Brett Phillips shows why the Angels signed him with outstanding performance
The Los Angeles Angels signed Brett Phillips to a one-year deal worth $1.2 million. It was a bit surprising to see the Angels give Phillips an MLB deal, practically guaranteeing him an Opening Day roster spot, but it did make sense at the time.
The Angels have an outfield that will be out there virtually every day with Taylor Ward in left, Mike Trout in center, and Hunter Renfroe in right. All they needed from their fourth outfielder was a guy who can play good defense in center field and provide speed off the bench. Brett Phillips fits that to a tee. This allowed players like Mickey Moniak and Jo Adell to get regular at-bats in the minors (which Adell in particular has taken advantage of).
Phillips making the Opening Day roster over a player like Moniak who was unbelievable in Spring Training was a move many Angels fans criticized, but it made sense at the time and after watching Phillips in his first start of the season, it continues to make sense.
LA Angels outfielder Brett Phillips showing why Perry Minasian signed him with big game
Brett Phillips appeared in five of the Angels first 11 games but didn't start a single one. The Angels had Ward, Trout, and Renfroe in the outfield every single day. Phillips came in as a defensive replacement in close games twice, a pinch runner once, and as a defensive replacement to give Mike Trout a breather in two blowouts. He has a very defined role on the bench. He's there to play defense and run the bases. He had one plate appearance in the first 11 games.
With the Angels not having a day off after tomorrow's off-day until May 11th, the Halos decided to give Shohei Ohtani the full day off and push Trout to DH duties for the series finale against the Nationals. This allowed Brett Phillips to get his first start as an Angel.
Phillips had his fingerprints all over the Angels' series-clinching victory. In the third inning, he drew a walk, stole second, stole third, and scored on a Keibert Ruiz error trying to throw him out. Phillips manufactured the Angels' first run of the game by himself.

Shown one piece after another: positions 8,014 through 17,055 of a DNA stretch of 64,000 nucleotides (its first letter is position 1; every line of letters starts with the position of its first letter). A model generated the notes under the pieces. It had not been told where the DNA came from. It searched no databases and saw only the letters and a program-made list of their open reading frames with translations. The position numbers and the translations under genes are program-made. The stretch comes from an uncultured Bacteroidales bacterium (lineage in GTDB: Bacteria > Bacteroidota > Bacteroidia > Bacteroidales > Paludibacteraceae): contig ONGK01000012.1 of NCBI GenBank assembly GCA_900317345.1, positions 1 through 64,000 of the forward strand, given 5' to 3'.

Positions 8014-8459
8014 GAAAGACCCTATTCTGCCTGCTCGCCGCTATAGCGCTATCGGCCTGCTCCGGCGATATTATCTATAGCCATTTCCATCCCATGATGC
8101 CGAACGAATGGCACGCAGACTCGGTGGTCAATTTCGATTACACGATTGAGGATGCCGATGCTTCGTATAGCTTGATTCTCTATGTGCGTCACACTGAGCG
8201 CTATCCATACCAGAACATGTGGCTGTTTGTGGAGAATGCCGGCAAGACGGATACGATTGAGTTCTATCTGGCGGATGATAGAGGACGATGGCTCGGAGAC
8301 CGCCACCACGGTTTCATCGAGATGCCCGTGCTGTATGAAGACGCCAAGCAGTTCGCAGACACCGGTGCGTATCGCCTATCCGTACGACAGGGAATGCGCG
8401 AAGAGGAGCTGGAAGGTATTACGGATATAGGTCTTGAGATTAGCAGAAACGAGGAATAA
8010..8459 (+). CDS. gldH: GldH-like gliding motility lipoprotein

In the fourth, the Angels loaded the bases with nobody out. Gio Urshela and Logan O'Hoppe both struck out, so the Angels were in serious danger of not scoring a run after loading the bases. Phillips had other ideas, as he worked a seven-pitch at-bat to draw a walk and drive in the Angels' second run.
Last season, Phillips went hitless in 34 at-bats drawing just one walk against lefties. Today he walked twice against Nationals starter MacKenzie Gore and was right in the middle of two of the three runs the Angels would score.
In the top of the sixth inning, Phillips made an unbelievable catch, taking extra bases (if not a home run) away from Keibert Ruiz. He was responsible for two runs they scored and helped potentially take away a run in the field as well.
He won't get many starts, but Phillips showed exactly why the Angels signed him. This team lacks a major speed threat on the basepaths. Phillips is that. He's also an elite defender at a premium position. He fits the fourth outfielder role that this team needs to a tee.
He won't hit much at all, but the Angels won't need him to. The Halos have one of the league's best offenses. He can make an impact in the field and on the bases, which he did in this victory.